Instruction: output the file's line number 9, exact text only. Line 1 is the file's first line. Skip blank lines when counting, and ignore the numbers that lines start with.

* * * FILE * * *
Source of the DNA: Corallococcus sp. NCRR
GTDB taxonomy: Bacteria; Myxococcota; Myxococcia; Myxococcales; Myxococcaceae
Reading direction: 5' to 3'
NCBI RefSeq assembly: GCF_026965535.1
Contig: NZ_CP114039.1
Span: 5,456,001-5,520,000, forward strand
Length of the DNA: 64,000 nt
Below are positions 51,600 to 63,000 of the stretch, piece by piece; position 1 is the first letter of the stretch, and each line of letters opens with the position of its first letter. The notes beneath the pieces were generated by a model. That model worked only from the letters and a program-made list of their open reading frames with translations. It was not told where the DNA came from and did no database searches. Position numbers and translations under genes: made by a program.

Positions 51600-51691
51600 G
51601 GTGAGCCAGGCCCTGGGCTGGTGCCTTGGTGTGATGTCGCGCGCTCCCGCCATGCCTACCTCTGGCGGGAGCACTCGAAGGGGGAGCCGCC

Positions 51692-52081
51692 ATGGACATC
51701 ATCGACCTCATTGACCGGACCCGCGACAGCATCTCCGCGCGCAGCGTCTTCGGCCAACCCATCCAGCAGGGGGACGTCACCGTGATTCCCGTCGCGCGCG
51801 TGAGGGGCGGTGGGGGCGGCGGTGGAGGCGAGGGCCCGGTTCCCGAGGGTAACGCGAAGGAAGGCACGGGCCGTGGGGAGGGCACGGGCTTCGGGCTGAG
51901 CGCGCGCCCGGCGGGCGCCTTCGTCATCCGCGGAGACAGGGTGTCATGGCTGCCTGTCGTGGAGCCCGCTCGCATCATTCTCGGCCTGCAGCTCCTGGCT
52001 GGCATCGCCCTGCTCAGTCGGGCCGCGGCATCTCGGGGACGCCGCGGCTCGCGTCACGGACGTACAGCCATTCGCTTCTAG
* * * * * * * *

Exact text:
Positions 51600-51691